Employment Cases Update

JJ Food Service Ltd v Zulhayir [2013] EWCA Civ 1304

Date published: 21/11/2013

Successful respondent’s application for costs against the claimant. Application granted and costs order made.

The claimant had his claim of unfair dismissal rejected at the ET but on appeal, the EAT remitted the case back to the ET. The respondent's appeal against the EAT's order was allowed – read the case here. This application was an application by the respondent for costs against the claimant.

The Court of Appeal granted the application. The claimant's claim should never have been brought to the ET and he should not have appealed the ET's correct rejection of it. It would be unjust not to make an appropriate order for the costs of the appeal to this court against him.


Neutral Citation Number: [2013] EWCA Civ 1304

Case No: A2/2012/3009



Mr Justice Bean, Mr A. Harris and Mrs R. Chapman

Appeal No: UKEAT/0275/12/RN

Royal Courts of Justice

Strand, London, WC2A 2LL

Date: Thursday 31st October 2013

Before :





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Between :


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MR ZULHAYIR (Respondent)

(Transcript of the Handed Down Judgment of

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Mr Christopher Milsom (instructed by Neves Solicitors LLP) for the Appellant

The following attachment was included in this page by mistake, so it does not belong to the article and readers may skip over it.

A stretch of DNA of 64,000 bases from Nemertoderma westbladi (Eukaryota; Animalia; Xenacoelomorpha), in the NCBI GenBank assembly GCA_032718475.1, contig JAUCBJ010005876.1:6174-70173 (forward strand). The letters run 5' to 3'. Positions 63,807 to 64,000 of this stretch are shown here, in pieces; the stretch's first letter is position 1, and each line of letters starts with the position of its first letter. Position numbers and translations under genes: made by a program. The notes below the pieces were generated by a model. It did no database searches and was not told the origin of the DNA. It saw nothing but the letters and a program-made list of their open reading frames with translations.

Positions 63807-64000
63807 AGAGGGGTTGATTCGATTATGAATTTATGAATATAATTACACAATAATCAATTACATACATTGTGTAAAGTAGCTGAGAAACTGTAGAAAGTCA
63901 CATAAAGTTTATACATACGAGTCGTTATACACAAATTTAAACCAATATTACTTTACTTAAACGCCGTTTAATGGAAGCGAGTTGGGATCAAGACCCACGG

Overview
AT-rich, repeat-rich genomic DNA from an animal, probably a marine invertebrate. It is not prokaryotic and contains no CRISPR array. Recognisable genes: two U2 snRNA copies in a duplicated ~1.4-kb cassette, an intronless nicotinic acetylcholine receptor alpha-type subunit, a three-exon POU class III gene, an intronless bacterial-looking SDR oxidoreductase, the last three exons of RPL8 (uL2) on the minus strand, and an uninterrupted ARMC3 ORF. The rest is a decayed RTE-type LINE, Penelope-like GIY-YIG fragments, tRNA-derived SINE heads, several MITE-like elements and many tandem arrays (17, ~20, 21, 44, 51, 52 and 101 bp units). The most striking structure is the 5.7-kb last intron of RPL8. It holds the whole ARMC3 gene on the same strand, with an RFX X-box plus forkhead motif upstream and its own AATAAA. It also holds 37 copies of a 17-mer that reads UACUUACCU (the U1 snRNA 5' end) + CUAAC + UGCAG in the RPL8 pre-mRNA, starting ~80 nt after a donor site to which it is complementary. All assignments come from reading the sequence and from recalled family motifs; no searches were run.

Ms Nabila Mallick (instructed by Stephensons Solicitors LLP) for the Respondent


As Approved by the Court

Crown copyright©

Lord Justice Rimer :

1. This is the judgment of the court.

2. The court handed down its judgment on this appeal on 16 October 2013: [2013] EWCA Civ 1226. The court thereby allowed the appeal of JJ Food Service Limited ('JJF') against the order of the Employment Appeal Tribunal ('EAT') dated 24 October 2013, set aside paragraphs 1 and 2 of that order and restored paragraph 3 of the judgment of the Employment Tribunal ('ET'). The respondent is Mr Zulhayir, who had failed in the ET but succeeded in the EAT. The court has received submissions from the parties as to costs, and this is the court's judgment as to costs. We shall take our prior judgment as read.

3. JJF, having succeeded on the appeal, asks for an order for costs against Mr Zulhayir. Mr Zulhayir has, since 22 May 2013, had a legal aid certificate for the purposes of the appeal, of which he belatedly notified JJF on 16 October 2013. He resists any order for costs. In addition, he has applied for a 'costs-capping' order under CPR Part 52.9A, which reads:

'Orders to limit the recoverable costs of an appeal

52.9A-(1) In any proceedings in which costs recovery is normally limited or excluded at first instance, an appeal court may make an order that the recoverable costs of an appeal will be limited to the extent which the court specifies.

(2) In making such an order the court will have regard to-

(a) the means of both parties;

(b) all the circumstances of the case;

(c) The need to facilitate access to justice;

(3) If the appeal raises an issue of principle or practice upon which substantial sums may turn, it may not be appropriate to make an order under paragraph (1).